By Amanda E. Clark
Business2Community, November 18, 2017 —
When you’re seeking new employment, it’s always important to make strong first impressions. This includes your resume—your first and best chance to impress a recruiter or hiring manager. It also includes your conduct during the interview process. If you allow yourself to appear sloppy or haphazard, it could undercut whatever goodwill your resume has engendered.
So what are some of the common mistakes that cause a job search to appear shoddy or unfocused? Here are a few for you to watch out for.
Showing up for an interview without knowing much about the company.
Make it clear that you’re invested in the process, and interested in finding the best possible fit. One way to do that? Spend some time researching the company in advance. Before an interview, read their website, recent press releases, and company blog posts to get a feel for what the business really does and what its culture is like.
Showing up for an interview without knowing which position you’re seeking.
Many companies will be hiring for multiple positions at once. Make sure you know the title and job description of the position you’re applying for. Pay attention to the language used in the job posting—skills needed, etc.—and try to employ some of that verbiage in your interview.
Failing to prepare thoughtful questions for the interviewer.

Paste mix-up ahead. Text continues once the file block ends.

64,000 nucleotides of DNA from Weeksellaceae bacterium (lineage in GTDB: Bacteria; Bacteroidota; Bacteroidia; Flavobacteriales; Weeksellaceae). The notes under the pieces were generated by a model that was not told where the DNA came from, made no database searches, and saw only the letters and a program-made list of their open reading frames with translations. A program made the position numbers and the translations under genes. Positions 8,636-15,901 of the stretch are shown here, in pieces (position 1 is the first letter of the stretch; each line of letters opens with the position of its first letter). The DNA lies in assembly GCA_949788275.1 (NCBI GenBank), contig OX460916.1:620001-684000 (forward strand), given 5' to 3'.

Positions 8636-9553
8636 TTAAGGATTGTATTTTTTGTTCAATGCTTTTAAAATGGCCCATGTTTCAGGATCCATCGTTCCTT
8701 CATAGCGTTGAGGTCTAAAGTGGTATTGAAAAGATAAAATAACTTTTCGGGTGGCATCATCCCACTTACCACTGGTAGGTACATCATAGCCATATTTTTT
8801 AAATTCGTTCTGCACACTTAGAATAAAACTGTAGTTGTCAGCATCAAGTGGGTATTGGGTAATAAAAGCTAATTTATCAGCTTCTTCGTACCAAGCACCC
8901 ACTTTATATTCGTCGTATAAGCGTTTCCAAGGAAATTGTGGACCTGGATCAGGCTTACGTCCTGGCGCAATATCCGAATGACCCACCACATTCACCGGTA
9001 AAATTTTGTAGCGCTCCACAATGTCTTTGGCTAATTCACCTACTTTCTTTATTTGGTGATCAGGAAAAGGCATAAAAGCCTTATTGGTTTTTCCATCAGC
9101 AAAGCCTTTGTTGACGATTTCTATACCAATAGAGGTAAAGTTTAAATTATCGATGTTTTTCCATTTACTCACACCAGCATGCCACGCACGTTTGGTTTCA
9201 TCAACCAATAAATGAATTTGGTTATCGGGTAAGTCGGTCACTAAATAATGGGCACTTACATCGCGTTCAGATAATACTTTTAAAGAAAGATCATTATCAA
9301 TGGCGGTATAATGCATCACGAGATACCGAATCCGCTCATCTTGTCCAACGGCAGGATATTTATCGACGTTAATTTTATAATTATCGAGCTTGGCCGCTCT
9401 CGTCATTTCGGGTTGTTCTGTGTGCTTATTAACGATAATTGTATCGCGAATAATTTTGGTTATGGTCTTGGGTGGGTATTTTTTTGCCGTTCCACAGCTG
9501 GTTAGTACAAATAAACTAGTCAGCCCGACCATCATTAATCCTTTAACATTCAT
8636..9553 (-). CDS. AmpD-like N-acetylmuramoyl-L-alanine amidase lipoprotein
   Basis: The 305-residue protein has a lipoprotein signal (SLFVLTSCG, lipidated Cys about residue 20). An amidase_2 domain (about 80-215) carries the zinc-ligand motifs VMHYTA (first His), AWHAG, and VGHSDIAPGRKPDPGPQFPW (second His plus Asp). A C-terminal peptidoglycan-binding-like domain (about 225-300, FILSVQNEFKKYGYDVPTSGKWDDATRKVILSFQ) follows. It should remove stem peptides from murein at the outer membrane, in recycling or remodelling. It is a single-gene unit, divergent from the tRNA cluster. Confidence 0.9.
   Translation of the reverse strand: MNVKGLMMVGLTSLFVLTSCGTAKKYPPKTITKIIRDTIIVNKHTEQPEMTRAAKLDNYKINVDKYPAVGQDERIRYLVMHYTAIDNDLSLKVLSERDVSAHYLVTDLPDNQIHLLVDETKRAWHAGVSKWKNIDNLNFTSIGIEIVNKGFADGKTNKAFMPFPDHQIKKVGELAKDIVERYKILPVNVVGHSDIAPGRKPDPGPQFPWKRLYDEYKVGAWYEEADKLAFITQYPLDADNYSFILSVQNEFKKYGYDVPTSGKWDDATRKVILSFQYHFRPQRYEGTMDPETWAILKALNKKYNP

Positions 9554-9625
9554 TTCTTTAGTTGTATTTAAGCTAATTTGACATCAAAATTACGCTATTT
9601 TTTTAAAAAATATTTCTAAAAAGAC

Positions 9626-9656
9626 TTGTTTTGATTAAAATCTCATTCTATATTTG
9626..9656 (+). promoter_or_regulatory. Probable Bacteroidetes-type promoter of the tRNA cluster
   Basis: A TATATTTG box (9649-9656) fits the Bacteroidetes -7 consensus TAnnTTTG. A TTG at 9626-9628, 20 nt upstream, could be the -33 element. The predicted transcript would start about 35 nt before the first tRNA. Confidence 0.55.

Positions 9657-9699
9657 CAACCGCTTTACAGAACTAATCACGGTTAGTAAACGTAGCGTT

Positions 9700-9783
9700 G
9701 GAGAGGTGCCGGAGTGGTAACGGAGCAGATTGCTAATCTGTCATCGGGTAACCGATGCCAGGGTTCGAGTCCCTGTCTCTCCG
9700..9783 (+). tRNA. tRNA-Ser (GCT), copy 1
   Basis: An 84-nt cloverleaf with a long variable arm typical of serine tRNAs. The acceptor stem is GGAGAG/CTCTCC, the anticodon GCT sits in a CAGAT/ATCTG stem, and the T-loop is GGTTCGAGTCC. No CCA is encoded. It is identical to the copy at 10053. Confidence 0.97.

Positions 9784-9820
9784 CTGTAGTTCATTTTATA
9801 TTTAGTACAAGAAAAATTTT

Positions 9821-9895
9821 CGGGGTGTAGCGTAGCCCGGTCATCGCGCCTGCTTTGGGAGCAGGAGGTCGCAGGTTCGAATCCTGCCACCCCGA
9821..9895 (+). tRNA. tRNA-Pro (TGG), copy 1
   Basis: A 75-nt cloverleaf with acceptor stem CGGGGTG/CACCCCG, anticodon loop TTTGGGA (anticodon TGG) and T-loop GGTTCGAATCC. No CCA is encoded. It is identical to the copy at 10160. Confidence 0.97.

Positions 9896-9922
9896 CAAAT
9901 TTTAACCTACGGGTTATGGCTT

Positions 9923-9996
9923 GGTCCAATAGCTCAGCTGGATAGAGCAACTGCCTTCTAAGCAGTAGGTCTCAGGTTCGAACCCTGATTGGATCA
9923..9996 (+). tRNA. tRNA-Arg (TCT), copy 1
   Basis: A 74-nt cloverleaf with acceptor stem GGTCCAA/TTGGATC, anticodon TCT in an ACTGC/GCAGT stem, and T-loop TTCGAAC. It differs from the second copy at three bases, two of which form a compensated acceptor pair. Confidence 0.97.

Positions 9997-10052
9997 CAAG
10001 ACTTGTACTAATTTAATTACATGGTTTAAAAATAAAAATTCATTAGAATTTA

Questions about the culture, goals, and vision of the company show that you’re invested, and that you care about more than just earning a paycheck.
Dressing way too casually for the interview.
You can generally get a good sense of how to dress from the company’s website or employee LinkedIn profiles; when in doubt, ask your recruiter, or just err on the side of formality.
Showing up to the interview empty-handed.
What should you bring to a job interview? A few extra copies of your resume. A pen. And, a notepad where you can jot down any notes.
Going to the interview, then not following up.
Thank you notes are critical.
Broaching deal-breaking issues at the last possible minute.
Do you need to give a full 30-days’ notice to your current employer? Or to be able to work from home on certain days of the week? If you have any big issues like this, you need to address them early in the process—not once a job offer is made!
Amanda E. Clark is the president and editor-in-chief of Grammar Chic, Inc., a full-service professional writing and editing company.